For the 2018 fiscal year, the total net income for Longwood athletics was reported as a surplus of $238,980, an increase from the previous year. The net income derives from the excess of total operating revenues over total operating expenses and of the revenue, almost two-thirds came from student fees, according to the athletic department's most recent financial statement.
The financial statement has to be filled and submitted to the NCAA, and reported that the total operating revenue totaled $12,163,488. Student fees, such as auxiliary costs, made up $7,978,606 - a small increase from the 2017 fiscal year, that generated $7,702,925. In recent years, the amount of student fees has remained a significant contributor to funding the athletics department and their programs.
A percentage of student fees from the university is allocated towards athletics every year, according to Vice President for Administration and Finance Louise Waller.
“Right now we’re at about 64 to 65 percent of student fees going towards athletics,” Waller said. “We’re very much in line, and even less than some of our competitors.”
In comparison, 84 percent of student fees are allocated for athletics at Radford University and 77 percent is allocated at James Madison University. Old Dominion University sits closely with Longwood in this regard, putting forth 62 percent towards athletics, according to Waller.
The percentage of student fees allocated to athletics relies on a few factors, causing the number to change every year. According to Interim Athletics Director Michelle Meadows, factors include student enrollment, tuition and fees, comprehensive fee breakdowns and student revenue.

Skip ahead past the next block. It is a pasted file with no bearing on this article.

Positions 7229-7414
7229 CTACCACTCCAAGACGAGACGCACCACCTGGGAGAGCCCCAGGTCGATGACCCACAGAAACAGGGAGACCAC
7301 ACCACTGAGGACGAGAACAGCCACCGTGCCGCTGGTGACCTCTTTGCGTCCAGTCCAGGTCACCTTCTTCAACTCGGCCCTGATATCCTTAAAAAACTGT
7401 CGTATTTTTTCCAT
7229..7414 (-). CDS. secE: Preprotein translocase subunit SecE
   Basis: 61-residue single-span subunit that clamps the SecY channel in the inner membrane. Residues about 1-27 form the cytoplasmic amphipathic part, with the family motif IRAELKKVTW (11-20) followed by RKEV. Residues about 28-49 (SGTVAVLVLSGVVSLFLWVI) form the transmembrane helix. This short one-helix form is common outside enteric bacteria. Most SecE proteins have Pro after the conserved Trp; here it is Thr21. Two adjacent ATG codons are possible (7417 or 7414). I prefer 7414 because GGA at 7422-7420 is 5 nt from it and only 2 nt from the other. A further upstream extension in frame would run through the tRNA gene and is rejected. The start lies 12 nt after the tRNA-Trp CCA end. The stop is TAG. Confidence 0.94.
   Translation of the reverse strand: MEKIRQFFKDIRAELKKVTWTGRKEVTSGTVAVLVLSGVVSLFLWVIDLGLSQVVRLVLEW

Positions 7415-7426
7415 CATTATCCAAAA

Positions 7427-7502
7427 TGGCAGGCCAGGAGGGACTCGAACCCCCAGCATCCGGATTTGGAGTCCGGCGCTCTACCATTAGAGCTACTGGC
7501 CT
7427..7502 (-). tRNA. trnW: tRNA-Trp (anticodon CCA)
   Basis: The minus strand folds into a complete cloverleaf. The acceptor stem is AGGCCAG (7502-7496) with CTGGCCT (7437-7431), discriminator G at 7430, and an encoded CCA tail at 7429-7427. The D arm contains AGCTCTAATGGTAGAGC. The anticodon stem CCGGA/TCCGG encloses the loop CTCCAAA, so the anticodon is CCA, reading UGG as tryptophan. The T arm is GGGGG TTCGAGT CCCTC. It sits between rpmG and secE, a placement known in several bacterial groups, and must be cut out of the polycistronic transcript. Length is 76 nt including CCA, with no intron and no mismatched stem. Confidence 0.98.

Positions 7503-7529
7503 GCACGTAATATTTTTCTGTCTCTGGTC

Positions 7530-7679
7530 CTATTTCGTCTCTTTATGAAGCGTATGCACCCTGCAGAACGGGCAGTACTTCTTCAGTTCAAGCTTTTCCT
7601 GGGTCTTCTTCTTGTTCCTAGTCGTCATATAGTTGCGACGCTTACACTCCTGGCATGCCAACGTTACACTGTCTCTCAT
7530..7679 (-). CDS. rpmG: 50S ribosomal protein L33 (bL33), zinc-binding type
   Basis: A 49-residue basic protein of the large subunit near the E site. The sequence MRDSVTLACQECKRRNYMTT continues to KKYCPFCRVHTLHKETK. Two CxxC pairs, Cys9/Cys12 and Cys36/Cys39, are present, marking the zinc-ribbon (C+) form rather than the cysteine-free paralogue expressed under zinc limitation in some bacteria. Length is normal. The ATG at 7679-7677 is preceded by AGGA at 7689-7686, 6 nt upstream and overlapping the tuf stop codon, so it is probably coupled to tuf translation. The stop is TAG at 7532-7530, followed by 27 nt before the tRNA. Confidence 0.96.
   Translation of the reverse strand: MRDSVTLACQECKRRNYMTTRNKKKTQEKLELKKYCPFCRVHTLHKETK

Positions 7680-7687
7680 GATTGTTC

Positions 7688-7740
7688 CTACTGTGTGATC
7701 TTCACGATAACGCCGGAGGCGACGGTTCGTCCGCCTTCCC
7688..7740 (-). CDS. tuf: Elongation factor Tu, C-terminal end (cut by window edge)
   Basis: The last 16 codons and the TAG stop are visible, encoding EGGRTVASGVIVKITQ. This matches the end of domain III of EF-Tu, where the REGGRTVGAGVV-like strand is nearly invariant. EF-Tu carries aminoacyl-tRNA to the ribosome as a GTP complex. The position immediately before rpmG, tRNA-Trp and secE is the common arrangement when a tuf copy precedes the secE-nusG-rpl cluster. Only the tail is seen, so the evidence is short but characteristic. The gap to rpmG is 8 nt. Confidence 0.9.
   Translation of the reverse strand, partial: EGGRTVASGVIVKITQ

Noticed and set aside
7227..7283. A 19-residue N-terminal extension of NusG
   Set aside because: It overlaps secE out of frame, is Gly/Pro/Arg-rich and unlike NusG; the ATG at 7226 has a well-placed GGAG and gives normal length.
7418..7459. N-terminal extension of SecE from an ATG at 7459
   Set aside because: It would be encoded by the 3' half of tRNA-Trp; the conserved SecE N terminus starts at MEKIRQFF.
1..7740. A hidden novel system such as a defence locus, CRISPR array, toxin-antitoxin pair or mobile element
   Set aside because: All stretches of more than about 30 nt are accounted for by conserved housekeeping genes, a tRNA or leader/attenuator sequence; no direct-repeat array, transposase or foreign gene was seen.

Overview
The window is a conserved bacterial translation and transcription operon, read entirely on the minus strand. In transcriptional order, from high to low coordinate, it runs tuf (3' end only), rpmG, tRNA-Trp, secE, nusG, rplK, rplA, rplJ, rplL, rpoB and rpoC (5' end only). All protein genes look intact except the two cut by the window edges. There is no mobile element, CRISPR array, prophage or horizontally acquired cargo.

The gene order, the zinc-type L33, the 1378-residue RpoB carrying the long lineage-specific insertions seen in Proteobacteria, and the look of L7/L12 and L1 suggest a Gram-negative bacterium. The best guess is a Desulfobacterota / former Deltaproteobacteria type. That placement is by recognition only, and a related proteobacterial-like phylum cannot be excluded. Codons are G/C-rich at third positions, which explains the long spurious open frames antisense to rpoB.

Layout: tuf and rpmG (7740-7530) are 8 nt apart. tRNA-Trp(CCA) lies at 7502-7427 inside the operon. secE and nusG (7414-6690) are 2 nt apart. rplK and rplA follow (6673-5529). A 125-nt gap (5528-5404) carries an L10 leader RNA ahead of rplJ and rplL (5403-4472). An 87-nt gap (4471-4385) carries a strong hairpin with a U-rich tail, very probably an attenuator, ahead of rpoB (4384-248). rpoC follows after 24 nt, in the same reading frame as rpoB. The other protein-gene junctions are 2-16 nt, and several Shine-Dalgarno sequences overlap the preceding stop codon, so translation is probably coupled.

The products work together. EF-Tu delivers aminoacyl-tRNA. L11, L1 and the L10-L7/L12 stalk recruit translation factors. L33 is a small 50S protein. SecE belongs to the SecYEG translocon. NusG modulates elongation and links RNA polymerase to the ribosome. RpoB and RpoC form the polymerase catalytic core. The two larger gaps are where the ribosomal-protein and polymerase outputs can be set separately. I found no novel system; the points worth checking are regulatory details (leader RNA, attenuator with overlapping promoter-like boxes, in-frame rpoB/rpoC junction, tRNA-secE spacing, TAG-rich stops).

Part of tuition includes a comprehensive fee, which is broken down to a percentage that's distributed toward different departments, such as athletics, parking and transportation, facilities, and more. Each department or service is given a certain amount of these fees per credit hour, but the amount fluctuates, according to Longwood's website.
For the 2018-19 fiscal year, $68.18 in comprehensive fees was distributed to athletics per credit hour, the most among all categories. Though athletics saw a slight decrease from the 2017-18 fiscal year, they remained the top departmental recipient.
However, all fees come with spending thresholds, limiting programs on what they can or can’t use the money for.
“Largely, we, as a state agency, are limited with what we can use our funds for, and we have lots of guidelines,” Waller said. “As a whole, state funds are very restrictive anyway, so all of these fees have restrictions.”
Every year, athletics goes through a budget planning and request process, communicating with different university officials to determine how much the department needs. The funds they request will come directly from the university auxiliary budget and is determined by the Board of Visitors. Meadows, formerly serving as chief financial officer, said once the budget is approved, athletics is able to move forward in budget planning.